Thursday, August 3, 2017

Not Just ANY Hippo

What is the impulse that turns some of us into collectors -- acquirers and displayers of multiple examples of some type of item? Coin collectors, stamp collectors, toaster collectors, match cover collectors -- you name it, someone collects it.

I have a small and not at all valuable collection of blue and white china; some netsukes -- most of which were gifts and some of which are reproductions; ten or eleven Crabtree and Evelyn mugs -- I used to buy one a year till they became too expensive; some antique quilts -- a few purchased, the rest inherited or gifts; and a little gaggle of tiny Chinese pottery geese. Some would say I collect books but the books aren't for display -- they're for reading.

Perhaps the collecting bug is a hangover from our days as hunter-gatherers -- the thrill of the chase. I know I used to enjoy going to antique malls or flea markets hoping to stumble on something cheat to add to one of my collections. Now, however, I'm attempting to get rid of stuff rather than adding to it.

Recently my sister-in-law Fay reminded me of my inadvertent hippo collection.

It started with a little hard rubber hippo that I bought over fifty years ago and kept by the kitchen sink to hold open whatever book I might be reading while I did the dishes. (Don't judge -- I also used to read in the shower when there was a high window sill on which to prop the book.)

So I had the little hippo in the kitchen and I also had a watercolor done by a friend of a hippo and my mother-in-law (who had become a great collector of shells, baskets, Christmas ornaments, and owls) asked if I wanted more hippos for my birthday. 

I didn't particularly but then I remembered William, the blue faience hippo in the Metropolitan Museum's Egyptian collection. And I knew they had reproductions for sale. So I told my mother-in-law about the beautiful blue hippo.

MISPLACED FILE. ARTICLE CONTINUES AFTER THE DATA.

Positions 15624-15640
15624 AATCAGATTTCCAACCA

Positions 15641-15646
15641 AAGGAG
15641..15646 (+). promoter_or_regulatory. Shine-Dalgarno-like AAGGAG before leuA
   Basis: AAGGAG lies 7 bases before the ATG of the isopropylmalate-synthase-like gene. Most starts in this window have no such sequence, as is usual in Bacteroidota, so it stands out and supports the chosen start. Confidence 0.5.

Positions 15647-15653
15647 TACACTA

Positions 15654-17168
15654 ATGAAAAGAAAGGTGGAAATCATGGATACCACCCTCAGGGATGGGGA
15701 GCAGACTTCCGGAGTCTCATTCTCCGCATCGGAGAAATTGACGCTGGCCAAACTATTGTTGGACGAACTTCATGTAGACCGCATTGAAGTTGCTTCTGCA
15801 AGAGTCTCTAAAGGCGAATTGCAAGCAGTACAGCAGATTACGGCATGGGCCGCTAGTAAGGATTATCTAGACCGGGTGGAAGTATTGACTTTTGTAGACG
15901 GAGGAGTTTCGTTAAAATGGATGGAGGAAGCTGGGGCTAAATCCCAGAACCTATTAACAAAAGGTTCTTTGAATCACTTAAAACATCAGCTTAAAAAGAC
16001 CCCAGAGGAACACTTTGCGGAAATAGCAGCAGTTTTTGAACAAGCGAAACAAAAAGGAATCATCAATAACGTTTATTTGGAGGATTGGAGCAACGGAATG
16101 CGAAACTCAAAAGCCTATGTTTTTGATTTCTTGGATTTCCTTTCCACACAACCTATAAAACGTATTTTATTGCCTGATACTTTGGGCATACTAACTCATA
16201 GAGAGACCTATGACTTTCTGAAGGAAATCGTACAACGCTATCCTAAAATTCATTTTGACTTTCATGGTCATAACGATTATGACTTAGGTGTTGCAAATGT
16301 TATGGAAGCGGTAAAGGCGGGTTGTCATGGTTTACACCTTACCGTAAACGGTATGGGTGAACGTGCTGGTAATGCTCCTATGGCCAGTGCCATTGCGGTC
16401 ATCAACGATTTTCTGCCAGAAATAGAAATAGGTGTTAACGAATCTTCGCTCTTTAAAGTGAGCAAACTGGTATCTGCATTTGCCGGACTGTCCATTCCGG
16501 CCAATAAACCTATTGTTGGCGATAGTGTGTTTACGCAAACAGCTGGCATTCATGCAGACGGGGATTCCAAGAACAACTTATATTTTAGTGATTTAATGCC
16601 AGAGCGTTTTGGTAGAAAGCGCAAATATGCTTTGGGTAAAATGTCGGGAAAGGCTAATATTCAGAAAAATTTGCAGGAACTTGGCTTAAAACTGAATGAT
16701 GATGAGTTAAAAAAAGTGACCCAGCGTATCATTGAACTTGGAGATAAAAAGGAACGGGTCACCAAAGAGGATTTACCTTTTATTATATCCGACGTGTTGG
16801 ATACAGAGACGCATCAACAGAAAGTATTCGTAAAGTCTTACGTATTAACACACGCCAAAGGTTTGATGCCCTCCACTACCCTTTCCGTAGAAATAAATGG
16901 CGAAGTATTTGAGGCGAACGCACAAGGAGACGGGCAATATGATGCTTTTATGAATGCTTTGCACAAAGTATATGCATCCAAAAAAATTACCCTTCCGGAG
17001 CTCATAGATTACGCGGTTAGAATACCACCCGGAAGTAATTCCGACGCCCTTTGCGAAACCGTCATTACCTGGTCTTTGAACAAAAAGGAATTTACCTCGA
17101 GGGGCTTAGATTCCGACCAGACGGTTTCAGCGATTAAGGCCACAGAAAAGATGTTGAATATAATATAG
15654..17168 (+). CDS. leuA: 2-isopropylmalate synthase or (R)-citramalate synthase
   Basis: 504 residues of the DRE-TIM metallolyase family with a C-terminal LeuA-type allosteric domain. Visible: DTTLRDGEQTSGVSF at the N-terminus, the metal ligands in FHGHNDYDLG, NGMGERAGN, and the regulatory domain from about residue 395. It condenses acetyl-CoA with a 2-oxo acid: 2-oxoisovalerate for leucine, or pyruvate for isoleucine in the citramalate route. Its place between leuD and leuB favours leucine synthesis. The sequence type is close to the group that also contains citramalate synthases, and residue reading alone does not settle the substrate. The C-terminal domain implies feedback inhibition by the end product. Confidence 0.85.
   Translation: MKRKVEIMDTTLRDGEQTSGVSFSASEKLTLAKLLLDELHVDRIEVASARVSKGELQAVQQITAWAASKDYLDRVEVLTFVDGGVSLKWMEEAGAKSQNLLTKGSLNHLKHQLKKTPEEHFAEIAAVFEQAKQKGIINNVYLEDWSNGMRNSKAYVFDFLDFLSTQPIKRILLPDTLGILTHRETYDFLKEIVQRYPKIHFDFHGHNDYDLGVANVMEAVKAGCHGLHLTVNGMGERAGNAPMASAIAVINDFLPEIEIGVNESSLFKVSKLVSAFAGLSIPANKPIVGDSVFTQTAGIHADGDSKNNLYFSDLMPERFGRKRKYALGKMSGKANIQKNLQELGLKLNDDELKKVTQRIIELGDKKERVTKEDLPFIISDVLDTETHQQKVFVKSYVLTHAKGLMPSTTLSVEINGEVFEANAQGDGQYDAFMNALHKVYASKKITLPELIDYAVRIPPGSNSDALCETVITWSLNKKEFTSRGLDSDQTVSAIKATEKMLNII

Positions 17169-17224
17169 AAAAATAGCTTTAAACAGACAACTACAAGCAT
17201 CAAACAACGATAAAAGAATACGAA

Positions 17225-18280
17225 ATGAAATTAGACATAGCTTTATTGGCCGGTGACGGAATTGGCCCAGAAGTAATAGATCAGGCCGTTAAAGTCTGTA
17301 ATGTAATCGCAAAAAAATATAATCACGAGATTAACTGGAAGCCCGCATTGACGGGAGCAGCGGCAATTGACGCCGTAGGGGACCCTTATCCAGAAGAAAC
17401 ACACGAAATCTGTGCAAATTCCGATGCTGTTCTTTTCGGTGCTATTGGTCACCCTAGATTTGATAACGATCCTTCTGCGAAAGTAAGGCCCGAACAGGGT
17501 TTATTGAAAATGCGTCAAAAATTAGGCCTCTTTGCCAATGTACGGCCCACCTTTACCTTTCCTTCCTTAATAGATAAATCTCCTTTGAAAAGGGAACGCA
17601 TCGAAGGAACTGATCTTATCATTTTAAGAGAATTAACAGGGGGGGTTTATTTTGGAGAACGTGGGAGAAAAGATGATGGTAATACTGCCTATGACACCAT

Oh, how delighted I was when a William-sized package arrived the week before my birthday. It sat unopened but just knowing what it contained made me smile every time I looked at it and I spent some time deciding where in the house William would look best.

When my birthday came, I left the William package till last,  then opened it slowly, savoring the moment . . . only to discover what I remember as the ugliest, most grotesque ceramic hippo imaginable -- but it was blue.

My mother-in-law never knew how disappointed I'd been. And fortunately she wasn't there when a cat pushed the thing off a table and it shattered beyond repair (my story and I'm sticking to it.)   

On my next birthday, my sister-in-law Fay and my friend Vicky O. teamed up to get me a William reproduction -- the hippo of my dreams. 

Though I've added two more small hippos (and three rhinos) to the original rubber hippo, I am resisting further collecting. 

How about you? What do you/did you collect?


Anvilcloud said...

Not a collector although I have hung onto a bit of a stamp collection from my childhood.

Barbara R. said...

I have given away/sold many of my collections...but still have so much "junk" which means things that have little value as useful or even decorative measures. How did I end up at this final stage of my life surrounded by things nobody wants, and probably not even myself if I thought hard about it? Well, I just haven't gone through a lot of it yet. Time to stop procrastinating. But then, it's never time to do that!

Vicki Lane said...

Oh, yes, Barb -- I need to become completely ruthless in my de-cluttering.

Darla said...

I'm not really a collector, as such, since you've discounted books. ;) Briefly, in my 20s, I gathered a small collection of unicorns, but that's been about it. Nevertheless, I've still ended up with a small mishmash of dust-catchers, more than I really want or need. ;) But I do adore that lovely blue hippo of yours!

Carol Crump Bryner said...

I've only collected two groups of stuff. When I was young I collected bells, and still have them all. My grandchildren love them. And I inadvertently have a small collection of hedgehogs (toy ones) that my grandchildren also love and have started adding to with their birthday and Christmas gifts to me. I guess when I truly de-clutter, all this stuff will go to the kids, and they can think of me when it comes time for THEM to de-clutter!

Juliet said...

Oh what a story, but I'm glad you ended up with that beautiful blue hippo after all. I like your phrase 'an inadvertent collection.' My mother-in-law had an inadvertent collection of frogs. Once she started, frogs flooded in from all sides. Now that she has died, the grandchildren love playing with them.